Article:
}
}

only problem is I dont know the equivilant of dataavailable....

the other soulution is if there''s a parameter I can set when using the _pipe function for read to not block...(O_NOBLOCK ?), but again I don''t know what that parameter would be.

the third soulution is multithreading...0.0.

All help will be appreciated!
Thanks for the comments allready made
-Mike

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Once you answer the last question, another pops up . I solved the blocking by having the program send itself a unique ''null'' string using pipes. Only problem is that other programs couldn''t send data TO this program unless I spawned them using spawnl from within the program. Now the program I''m working on should hopefully be quite able of spawning everything, but I''m curious if there''s a way to share a pipe handle somehow between programs. I guess this really would apply to any type of handle. Even to have spawned programs be able to access the pipe handle, I had to include fileinfo.obj in my project using C++ Builder... so it''s obvious programs normally dont share their handles.

To re-itterate, HOW DO YOU SHARE PIPE HANDLES WITH OTHER PROGRAMS?

im using the std headers that came with C++ builder...
fnctl.h for _pipe(int *__phandles, unsigned int __psize, int __textmode)

io.h for write(int __handle, const void *__buf, unsigned int __len)

and read(int __handle, const void *__buf, unsigned int len)

Thanks!
-Mike

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quote:
Original post by MaulingMonkey
To re-itterate, HOW DO YOU SHARE PIPE HANDLES WITH OTHER PROGRAMS?


I don't think you can with a pipe. (Hence, the word "pipe".) You'll have to create a seperate pipe for each client, and "poll" each pipe continously. A more efficient way is to create a seperate thread and pipe for each client.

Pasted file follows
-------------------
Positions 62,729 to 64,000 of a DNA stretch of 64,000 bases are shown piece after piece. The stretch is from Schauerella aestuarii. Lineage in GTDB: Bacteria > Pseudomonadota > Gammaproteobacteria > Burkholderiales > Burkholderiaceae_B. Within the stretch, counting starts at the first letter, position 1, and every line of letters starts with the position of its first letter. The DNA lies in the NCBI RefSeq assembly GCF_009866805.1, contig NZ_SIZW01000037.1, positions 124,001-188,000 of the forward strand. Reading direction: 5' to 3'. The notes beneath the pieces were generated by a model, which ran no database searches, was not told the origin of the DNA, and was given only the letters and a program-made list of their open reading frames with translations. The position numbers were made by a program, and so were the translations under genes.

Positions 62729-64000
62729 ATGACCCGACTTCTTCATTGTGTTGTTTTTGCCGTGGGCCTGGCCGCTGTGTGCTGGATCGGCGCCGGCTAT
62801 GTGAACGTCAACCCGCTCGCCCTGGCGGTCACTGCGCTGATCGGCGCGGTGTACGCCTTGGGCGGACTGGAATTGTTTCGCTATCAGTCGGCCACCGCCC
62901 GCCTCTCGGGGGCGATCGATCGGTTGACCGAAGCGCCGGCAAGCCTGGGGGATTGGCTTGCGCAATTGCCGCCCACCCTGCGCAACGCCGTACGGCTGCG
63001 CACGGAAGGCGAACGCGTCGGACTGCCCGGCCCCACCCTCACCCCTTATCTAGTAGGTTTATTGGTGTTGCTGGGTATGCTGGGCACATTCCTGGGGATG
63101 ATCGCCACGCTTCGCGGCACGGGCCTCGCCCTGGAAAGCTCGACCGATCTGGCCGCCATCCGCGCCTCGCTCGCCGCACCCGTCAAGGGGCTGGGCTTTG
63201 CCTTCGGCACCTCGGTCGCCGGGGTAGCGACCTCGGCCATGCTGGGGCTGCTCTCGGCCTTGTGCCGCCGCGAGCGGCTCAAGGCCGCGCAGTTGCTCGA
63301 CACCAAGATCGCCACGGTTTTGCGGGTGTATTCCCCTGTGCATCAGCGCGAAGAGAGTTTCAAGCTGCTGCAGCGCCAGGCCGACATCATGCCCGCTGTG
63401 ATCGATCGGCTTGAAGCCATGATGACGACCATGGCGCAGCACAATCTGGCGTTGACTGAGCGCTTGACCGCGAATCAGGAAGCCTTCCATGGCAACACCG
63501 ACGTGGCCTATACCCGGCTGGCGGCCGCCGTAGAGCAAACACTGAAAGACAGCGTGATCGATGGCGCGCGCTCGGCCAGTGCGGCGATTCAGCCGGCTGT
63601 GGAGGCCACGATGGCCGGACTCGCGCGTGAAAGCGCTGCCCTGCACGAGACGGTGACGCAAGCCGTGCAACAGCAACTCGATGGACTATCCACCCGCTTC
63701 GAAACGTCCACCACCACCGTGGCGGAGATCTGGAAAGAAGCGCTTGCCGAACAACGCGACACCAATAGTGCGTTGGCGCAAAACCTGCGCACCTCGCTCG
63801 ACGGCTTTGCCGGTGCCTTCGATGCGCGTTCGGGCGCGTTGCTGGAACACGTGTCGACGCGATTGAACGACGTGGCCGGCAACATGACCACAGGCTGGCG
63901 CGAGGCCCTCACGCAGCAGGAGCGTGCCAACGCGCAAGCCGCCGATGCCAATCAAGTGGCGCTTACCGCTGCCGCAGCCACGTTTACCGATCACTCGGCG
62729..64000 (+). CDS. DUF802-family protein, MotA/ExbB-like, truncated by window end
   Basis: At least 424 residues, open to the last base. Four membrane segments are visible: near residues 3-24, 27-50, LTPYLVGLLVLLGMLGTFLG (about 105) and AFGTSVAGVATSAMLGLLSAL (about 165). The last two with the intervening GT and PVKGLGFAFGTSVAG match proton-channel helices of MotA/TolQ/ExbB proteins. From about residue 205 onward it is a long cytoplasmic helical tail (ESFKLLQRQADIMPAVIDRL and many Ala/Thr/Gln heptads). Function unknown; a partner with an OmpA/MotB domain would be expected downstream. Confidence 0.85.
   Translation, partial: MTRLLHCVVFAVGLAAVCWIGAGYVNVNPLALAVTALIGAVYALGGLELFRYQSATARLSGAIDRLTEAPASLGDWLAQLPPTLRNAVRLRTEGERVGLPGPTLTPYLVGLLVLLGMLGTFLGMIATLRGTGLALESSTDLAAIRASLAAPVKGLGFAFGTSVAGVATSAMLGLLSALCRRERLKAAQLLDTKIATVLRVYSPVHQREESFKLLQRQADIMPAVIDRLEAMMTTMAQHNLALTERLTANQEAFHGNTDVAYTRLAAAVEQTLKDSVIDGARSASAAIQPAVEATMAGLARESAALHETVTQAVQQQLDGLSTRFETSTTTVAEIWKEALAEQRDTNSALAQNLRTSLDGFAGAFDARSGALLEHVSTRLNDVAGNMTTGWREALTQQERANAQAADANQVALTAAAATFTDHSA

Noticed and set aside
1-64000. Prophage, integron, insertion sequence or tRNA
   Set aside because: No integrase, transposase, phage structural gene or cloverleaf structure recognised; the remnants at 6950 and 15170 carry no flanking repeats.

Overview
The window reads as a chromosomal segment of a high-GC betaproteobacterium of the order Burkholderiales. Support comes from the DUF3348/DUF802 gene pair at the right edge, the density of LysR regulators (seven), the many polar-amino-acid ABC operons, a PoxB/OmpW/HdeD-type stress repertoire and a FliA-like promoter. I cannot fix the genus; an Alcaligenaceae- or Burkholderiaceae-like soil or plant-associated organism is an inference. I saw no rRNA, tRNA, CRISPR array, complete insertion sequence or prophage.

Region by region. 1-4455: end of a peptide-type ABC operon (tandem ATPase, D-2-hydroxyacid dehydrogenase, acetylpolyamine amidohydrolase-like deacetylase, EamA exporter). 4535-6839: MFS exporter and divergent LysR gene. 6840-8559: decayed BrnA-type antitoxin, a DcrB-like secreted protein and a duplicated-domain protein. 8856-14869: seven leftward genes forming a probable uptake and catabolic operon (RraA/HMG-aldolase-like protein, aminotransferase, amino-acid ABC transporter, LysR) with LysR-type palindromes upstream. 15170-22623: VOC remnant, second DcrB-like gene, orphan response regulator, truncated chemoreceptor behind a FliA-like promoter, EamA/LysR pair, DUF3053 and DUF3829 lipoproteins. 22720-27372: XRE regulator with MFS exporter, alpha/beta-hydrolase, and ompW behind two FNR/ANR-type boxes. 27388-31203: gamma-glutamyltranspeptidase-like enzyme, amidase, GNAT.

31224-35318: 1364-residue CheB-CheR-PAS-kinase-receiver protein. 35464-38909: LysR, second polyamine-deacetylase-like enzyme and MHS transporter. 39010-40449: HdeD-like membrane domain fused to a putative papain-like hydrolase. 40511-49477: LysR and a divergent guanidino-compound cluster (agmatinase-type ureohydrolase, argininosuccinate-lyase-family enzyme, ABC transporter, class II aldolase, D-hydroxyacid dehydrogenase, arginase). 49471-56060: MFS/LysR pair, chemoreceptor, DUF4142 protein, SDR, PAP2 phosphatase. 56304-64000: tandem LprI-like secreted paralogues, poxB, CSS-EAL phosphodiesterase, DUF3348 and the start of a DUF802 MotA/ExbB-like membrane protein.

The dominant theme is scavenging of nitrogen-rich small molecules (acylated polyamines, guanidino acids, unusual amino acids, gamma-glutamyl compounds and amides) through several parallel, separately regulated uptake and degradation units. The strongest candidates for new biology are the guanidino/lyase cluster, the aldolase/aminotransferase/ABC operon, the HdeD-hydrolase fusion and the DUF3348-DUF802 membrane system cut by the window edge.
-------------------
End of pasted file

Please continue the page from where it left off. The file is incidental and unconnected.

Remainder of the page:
If you don't want to create multiple pipes, another idea is to use a UDP socket. A UDP socket is a "connectionless" socket. This allows multiple clients to write to it. In contrast, a normal TCP socket allows only one client per socket. However, TCP has alot of other features. For instance, it makes sure packets get to their destination, and in the correct order. UDP sends packets blindly. This may not be a problem for you, since your client and server are running on the same machine.

I know you said you didn't want to learn sockets, but there are a million cookbook tutorials out there. BSD sockets are fairly portable. Your Windows sockets (AKA WinSock) will work on UNIX, and your UNIX sockets book is applicable to Windows. You just have to add a WSAStartup and WSACleanup call to your Windows code.


[edited by - poozer on September 4, 2002 1:48:19 AM]

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You could use a shared memory/event system, where you signal an event everytime the shared memory data is updated. Then you could access the data with any application on the system. Just a thought.


Kevin "Khawk" Hawkins
CEO and News Director, GameDev.net
Software Engineer, Raydon Corporation
Author, OpenGL Game Programming